European champion Matteo Trentin soloed to his first Tour de France victory in five years and the Mitchelton-SCOTT team’s fourth of the race on stage 17 into Gap. The Italian made it into the break of the day before attacking over the final climb and soloing to an impressive win by over 30 seconds.
160 riders took the start of stage 17 at Pont du Gard with two non-starters: Luis Leon Sanchez (Astana) and Cees Bol (Sunweb). The stage was seen by many as the last chance for the opportunists to succeed before the race heads back into the mountains tomorrow and as a result, a big fight to get down the road ensued as soon as the flag dropped on the outskirts of Pont du Gard.
As expected, Thomas De Gendt (Lotto-Soudal) was the first rider to try create a breakaway. After 5km of racing, a 34-man leading group was formed in several waves, comprising Daniel Oss and Lukas Pöstlberger (Bora-Hansgrohe), Kasper Asgreen (Deceuninck-Quick Step), Alexis Gougeard (Ag2r La Mondiale), Dylan Teuns (Bahrain-Merida), Nelson Oliveira (Movistar), Omar Fraile, Gorka Izagirre and Magnus Cort Nielsen (Astana), Simon Clarke and Tom Scully (EF Education First), Chris Juul-Jensen and Matteo Trentin (Mitchelton-Scott), Greg van Avermaet and Michael Schär (CCC), Sven Erik Bystrom, Rui Costa, Sergio Henao and Vegard Stake Laengen (UAE Team Emirates), Bauke Mollema, Toms Skujins and Jasper Stuyven (Trek-Segafredo), Nicolas Roche (Sunweb), Natnael Berhane, Jesús Herrada, Anthony Pérez and Pierre-Luc Périchon (Cofidis), De Gendt and Jens Keukeleire (Lotto-Soudal), Nils Politt (Katusha-Alpecin), Xandro Meurisse and Andrea Pasqualon (Wanty-Groupe Gobert), Edvald Boasson Hagen and Ben King (Dimension Data).
With several teams missing out on the move, the peloton set about chasing the escapees down as the gap was held at around one-minute. Eventually the chasing teams gave up on their attempts at catching the break and succumbed to the pressure from the general classifications teams who were hoping for an easier day in the saddle. As the bunch sat up the advantage of the break quickly went out and stood at over 11-minutes over the first of the two categorised climbs.
Deceuninck-Quick Step took over from Total Direct Energie. Argentine champion Max Richeze and later Yves Lampaert substituted Asgreen in the usual role of bunch driver as the Danish rider was part of the breakaway but they let the deficit exceed 15 minutes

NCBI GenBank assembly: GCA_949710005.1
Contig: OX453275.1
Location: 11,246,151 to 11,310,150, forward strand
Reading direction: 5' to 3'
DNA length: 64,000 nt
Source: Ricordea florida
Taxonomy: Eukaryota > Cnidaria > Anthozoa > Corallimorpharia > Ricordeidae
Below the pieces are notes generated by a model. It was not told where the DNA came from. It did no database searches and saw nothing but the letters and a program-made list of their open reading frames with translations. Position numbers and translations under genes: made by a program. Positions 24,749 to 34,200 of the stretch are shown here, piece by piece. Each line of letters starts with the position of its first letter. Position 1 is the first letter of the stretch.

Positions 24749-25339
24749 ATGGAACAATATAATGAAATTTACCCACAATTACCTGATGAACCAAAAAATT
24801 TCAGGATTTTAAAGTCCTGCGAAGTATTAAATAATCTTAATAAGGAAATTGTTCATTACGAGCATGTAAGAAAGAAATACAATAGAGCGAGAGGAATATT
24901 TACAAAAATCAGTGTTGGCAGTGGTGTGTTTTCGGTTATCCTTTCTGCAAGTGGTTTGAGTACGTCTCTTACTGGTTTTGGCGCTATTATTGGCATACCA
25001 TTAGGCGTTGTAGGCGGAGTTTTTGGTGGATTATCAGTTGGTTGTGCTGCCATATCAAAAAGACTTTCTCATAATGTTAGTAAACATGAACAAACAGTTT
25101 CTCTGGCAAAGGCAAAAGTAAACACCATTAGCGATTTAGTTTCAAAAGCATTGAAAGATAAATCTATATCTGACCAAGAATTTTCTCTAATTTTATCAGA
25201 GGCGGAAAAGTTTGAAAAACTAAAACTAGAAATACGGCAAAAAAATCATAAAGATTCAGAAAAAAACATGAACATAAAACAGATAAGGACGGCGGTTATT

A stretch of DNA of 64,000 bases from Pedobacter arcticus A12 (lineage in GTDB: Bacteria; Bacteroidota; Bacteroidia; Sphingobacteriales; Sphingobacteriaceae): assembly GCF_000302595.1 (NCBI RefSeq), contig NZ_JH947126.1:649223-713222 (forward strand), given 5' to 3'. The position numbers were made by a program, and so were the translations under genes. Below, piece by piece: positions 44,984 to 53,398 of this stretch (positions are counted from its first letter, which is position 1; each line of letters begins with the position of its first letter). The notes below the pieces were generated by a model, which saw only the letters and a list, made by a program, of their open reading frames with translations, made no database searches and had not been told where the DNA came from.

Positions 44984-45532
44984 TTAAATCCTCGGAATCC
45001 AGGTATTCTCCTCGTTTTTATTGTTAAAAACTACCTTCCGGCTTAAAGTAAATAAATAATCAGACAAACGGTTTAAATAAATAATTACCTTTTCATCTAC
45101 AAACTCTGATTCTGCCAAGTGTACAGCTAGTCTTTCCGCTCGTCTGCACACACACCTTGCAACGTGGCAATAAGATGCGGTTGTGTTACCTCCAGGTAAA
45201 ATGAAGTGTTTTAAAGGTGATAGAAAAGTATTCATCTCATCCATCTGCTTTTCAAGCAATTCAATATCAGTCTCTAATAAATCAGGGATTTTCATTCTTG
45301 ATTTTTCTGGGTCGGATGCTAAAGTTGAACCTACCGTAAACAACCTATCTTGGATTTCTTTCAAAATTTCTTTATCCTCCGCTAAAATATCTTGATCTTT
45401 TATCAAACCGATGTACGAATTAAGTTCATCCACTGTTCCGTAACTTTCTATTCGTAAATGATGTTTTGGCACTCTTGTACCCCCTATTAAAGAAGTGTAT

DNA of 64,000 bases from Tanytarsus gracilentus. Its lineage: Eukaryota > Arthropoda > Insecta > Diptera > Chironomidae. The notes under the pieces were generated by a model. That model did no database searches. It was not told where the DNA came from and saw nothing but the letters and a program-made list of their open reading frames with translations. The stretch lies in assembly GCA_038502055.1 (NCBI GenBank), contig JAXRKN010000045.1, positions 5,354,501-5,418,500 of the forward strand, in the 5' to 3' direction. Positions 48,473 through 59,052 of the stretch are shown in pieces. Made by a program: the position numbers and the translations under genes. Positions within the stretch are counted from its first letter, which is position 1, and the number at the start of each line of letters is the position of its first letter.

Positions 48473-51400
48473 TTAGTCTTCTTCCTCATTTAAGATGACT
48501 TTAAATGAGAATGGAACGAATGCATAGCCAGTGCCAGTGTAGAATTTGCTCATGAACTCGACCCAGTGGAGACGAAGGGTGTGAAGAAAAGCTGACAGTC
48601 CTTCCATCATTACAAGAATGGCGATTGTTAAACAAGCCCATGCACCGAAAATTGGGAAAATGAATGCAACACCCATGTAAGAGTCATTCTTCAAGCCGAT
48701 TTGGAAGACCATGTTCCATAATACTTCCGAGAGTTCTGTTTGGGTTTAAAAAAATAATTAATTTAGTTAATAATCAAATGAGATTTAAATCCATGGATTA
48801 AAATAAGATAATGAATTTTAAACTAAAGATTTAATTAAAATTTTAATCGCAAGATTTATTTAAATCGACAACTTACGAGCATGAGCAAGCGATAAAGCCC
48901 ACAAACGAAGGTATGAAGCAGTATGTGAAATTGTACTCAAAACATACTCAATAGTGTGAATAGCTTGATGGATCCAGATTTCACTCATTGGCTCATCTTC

37 kilometres before the end, the first attacks took place in the leading group. Mollema, Gougeard and Politt were the most active. Oss, Asgreen, Gougeard, Izagirre, Scully, Trentin, Van Avermaet, Stake Laengen, Skujins, Périchon and King managed to go clear with 30 kilometres to go.
Just six riders remained on the approach to the climb and as the cooperation faltered, Trentin made his move. The Italian rode away solo before the bottom of the Col de la Sentinelle and quickly opened up a sizeable gap as the chasers looked at each other. Trentin made it over the summit with a 30-second gap and there was no chance of catching the now three-time Tour de France stage winner as he powered to a famous solo victory.
Matteo Trentin: “It was really an emotional finish because I’ve actually only won two races in my career alone, and doing it here in the Tour de France, with this finish line, with this group in front. It was amazing.”
“Chris was a really big help. We spoke to each other and decided he would cover the early attacks and he did cover a lot. Then when that strong move went, I was able to follow and it was the perfect scenario.”
“I tried [to attack] a few times, because there was no collaboration and I knew that if I got maybe a 10-second gap and they start to watch each other, with the legs I have I can finish it off. I was a bit scared with the headwind and the guys behind taking a turn each they could have taken some time, but it wasn’t the case. When I was on top of the climb the only intention was to go full gas, taking as little risk as possible.”